I had originally intended this blog item to be about “the future of the brain.” That phrase has such a smart, in-the-know, forward-thinking ring to it. I thought I’d google a few smart, in-the-know, forward-thinking terms and see what the cognoscenti of the AI, transhuman, futurist and other intellectually inclined “crystal ball” movements are saying on the topic. Then I’d wrap it all up tidily for the half-dozen or so of my readers interested in this kind of gazing-at-the-navel-of-a-neuron-style discussion. But a hour or so into my internet spelunking, my vision of where I was headed disappeared down the rabbit hole.

Here’s what I realized when I emerged on the other side: There is nothing much scientifically that you can say about the future of the brain once you get more than, say, five minutes out. This is why everyone who bothers to pontificate about the topic quickly ends up sounding like they are talking about religion, not about good science, or even likely science at all. There’s simply too much we still don’t know about how the brain works and how it changes. Plus there’s this: The possibilities that could be ahead for “the brain” are enormous, much too gauzy for our limited 2016 speculating.

If, however, you insist on speculating on the future of the brain anyway, I can recommend someone entertaining enough to listen to. That would be Professor Nick Bostrom, founding director of the Future of Humanity Institute at Oxford University and author of Superintelligence: Paths, Dangers, Strategies.

Bostrom protects himself from sounding like a theologian by viewing the whole topic as “a riddle wrapped in an enigma.” That’s to say, he views everything you can say about the brain’s future with extreme pessimism, and that, of course, makes him a philosopher. And truly good philosophers, of which Bostrom is one, are the most fun for the rest of us when they deign to speak in reasonably non-technical terms, which Bostrom usually does.

Looking at the brain in a far, far future in Superintelligence, he can envision such things as a massive cognitive cyber-soup, composed of trillions of digital minds operating connectedly. That could lead, he speculates, to brains as big as planets, with billion-year life spans. But he’s not expecting such brains, if they appear, to necessarily produce a blueprint for utopia. For context, he offers this analogy:

”What if the great apes had asked whether they should evolve into Homo sapiens—pros and cons—and they had listed, on the pro side, ‘Oh, we could have a lot of bananas if we became human’? Well, we can have unlimited bananas now, but there is more to the human condition than that.”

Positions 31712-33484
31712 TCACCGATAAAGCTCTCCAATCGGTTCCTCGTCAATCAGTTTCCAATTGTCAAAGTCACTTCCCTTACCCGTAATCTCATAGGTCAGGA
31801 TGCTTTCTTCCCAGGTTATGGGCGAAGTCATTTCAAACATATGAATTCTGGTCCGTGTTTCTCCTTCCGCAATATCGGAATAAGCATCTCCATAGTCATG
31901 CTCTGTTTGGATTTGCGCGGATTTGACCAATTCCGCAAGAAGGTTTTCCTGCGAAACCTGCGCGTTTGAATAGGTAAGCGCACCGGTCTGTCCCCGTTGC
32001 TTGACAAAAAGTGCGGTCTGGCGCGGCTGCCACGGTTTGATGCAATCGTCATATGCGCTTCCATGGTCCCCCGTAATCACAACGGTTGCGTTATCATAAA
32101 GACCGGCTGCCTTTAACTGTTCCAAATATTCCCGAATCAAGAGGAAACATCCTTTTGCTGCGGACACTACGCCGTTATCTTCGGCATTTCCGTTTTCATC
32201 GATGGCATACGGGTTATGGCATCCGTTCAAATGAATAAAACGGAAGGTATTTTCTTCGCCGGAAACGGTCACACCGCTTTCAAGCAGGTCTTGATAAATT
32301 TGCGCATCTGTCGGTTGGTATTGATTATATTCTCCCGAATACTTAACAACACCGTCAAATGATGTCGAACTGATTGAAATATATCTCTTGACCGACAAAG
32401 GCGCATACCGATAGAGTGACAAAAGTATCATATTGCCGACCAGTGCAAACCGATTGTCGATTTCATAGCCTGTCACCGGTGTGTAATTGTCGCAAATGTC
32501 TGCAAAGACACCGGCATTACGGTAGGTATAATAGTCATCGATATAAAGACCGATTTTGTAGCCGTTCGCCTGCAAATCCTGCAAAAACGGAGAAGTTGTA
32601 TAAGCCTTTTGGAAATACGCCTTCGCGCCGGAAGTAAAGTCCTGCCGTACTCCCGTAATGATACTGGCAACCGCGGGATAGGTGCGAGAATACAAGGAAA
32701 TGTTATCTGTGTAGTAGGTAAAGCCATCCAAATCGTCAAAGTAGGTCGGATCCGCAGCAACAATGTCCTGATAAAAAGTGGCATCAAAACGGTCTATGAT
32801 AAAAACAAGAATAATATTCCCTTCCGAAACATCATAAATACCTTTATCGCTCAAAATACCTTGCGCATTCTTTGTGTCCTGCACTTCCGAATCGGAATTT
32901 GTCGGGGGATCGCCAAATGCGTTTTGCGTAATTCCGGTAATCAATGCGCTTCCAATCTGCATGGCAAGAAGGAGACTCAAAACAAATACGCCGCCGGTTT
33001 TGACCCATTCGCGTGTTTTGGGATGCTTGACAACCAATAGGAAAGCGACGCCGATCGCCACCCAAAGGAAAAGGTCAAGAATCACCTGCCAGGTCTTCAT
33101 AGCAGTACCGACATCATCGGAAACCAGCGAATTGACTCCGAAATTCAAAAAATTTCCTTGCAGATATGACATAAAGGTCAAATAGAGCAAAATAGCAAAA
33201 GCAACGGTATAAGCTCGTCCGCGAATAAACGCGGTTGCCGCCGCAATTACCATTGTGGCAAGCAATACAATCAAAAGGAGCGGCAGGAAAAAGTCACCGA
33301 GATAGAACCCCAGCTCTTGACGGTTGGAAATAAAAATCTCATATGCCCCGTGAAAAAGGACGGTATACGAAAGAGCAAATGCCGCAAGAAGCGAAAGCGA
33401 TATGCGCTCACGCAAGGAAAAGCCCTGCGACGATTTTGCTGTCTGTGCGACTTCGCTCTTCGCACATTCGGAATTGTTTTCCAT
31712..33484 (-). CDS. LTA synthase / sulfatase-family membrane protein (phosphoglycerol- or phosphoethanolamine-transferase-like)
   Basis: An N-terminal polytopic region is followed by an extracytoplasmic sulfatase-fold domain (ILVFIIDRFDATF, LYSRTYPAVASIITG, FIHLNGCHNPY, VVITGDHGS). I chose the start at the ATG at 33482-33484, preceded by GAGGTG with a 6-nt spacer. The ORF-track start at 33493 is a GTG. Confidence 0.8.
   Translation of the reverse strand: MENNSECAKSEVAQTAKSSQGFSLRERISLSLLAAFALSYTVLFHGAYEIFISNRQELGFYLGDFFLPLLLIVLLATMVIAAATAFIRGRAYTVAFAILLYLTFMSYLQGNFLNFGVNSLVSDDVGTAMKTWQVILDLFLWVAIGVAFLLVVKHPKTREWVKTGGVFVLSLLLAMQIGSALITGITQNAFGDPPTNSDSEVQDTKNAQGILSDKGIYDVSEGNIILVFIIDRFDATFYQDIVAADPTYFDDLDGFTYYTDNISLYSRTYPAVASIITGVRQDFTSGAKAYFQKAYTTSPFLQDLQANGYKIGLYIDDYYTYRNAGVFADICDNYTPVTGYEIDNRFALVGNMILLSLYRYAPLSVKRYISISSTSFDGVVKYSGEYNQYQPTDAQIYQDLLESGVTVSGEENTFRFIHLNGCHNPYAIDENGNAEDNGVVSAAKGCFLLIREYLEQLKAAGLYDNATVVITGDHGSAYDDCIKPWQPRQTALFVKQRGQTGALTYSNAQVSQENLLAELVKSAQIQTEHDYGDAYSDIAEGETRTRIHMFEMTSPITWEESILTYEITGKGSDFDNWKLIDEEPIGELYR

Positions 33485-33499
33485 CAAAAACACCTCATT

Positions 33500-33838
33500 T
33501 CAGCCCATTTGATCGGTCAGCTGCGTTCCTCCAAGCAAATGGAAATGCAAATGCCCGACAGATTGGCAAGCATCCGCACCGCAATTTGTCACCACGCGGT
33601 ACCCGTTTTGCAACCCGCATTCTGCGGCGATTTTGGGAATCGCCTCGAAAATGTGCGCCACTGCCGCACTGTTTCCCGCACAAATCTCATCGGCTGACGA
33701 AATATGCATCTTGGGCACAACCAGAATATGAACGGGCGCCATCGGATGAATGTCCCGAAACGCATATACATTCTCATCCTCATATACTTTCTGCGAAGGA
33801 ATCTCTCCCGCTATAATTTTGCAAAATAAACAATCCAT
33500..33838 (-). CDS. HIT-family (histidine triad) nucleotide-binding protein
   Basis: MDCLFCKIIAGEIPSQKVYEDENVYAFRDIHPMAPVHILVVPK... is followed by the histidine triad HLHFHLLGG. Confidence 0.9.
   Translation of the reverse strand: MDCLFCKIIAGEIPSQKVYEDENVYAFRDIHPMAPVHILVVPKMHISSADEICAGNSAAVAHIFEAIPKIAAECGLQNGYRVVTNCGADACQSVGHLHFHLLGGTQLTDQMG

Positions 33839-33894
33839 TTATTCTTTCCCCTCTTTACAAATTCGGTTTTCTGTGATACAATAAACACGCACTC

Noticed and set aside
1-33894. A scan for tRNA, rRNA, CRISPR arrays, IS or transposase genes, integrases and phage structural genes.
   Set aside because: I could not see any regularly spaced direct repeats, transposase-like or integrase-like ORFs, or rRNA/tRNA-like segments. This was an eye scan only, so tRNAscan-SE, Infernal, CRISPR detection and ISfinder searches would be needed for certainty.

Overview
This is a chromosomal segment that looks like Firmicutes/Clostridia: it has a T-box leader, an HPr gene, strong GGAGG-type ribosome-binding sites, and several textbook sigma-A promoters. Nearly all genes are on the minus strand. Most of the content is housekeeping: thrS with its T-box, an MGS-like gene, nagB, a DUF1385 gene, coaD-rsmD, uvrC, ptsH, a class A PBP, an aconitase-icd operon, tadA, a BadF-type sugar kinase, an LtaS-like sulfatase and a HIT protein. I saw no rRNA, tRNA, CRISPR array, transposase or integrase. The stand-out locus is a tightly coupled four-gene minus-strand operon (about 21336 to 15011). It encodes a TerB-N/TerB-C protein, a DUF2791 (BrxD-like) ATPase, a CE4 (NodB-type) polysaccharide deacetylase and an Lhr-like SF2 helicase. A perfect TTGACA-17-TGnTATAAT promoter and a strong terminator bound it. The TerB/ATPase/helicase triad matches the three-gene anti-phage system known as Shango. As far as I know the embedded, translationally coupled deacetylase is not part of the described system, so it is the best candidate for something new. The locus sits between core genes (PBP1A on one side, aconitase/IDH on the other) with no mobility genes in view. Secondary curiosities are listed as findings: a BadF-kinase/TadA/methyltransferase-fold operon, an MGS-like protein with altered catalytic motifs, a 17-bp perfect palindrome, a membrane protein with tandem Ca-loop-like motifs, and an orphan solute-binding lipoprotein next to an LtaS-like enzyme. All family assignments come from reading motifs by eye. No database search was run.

What, then, can I report after my afternoon’s inquiry into where we are on our understanding of the brain and where it might take us? Five observations:

1) The brain remains the best example so far of the methods with which the universe is developing itself. To use neuroscientist Anthony Zador’s term, the standard building block is a makeshift “bag of tricks.”

2) Most of the folks speculating on the future of the brain foresee a radical amplification of human abilities ahead (one of these is the extraordinarily readable Israeli historian, Yuval Noah Harari).

3) Some observers think AI (artificial intelligence) will quickly outstrip our Homo sapiens brain’s capabilities, beginning as soon as the year 2045.

4) When we get careless, those of us who have sought to use “brain studies” in HRD, OD, creativity enhancement and the like are forever sounding like metaphysicists or—heaven forfend!—religion’s homespun, Bible-thumping eschatologists.

5) Making any statement about the brain, including its future, should be done with fear and trembling. We just don’t know very much about how all this works—and we may never know very much.

Vaclav Smil, the Czech-Canadian scientist and policy analyst, has reminded us just how difficult it is for this brain of ours to draw a good bead on what’s already happened to us technologically, much less what may happen. For certain, very few of us would suggest that the 1880s were the most inventive time in history.

Yet Smil writes, “The 1880s were miraculous: They gave us such disparate contributions as antiperspirants, inexpensive lights, reliable elevators, and the theory of electromagnetism—although most people lost in their ephemeral tweets and in Facebook gossip are not even remotely aware of the true scope of this quotidian debt.”

So far, how does history suggest we best proceed with the study of the brain and all else?

Pick a tiny corner of the universe. Explore it to the best of your ability. See if you can spot connections. If you can, try them. If you can’t, don’t assume they aren’t there.


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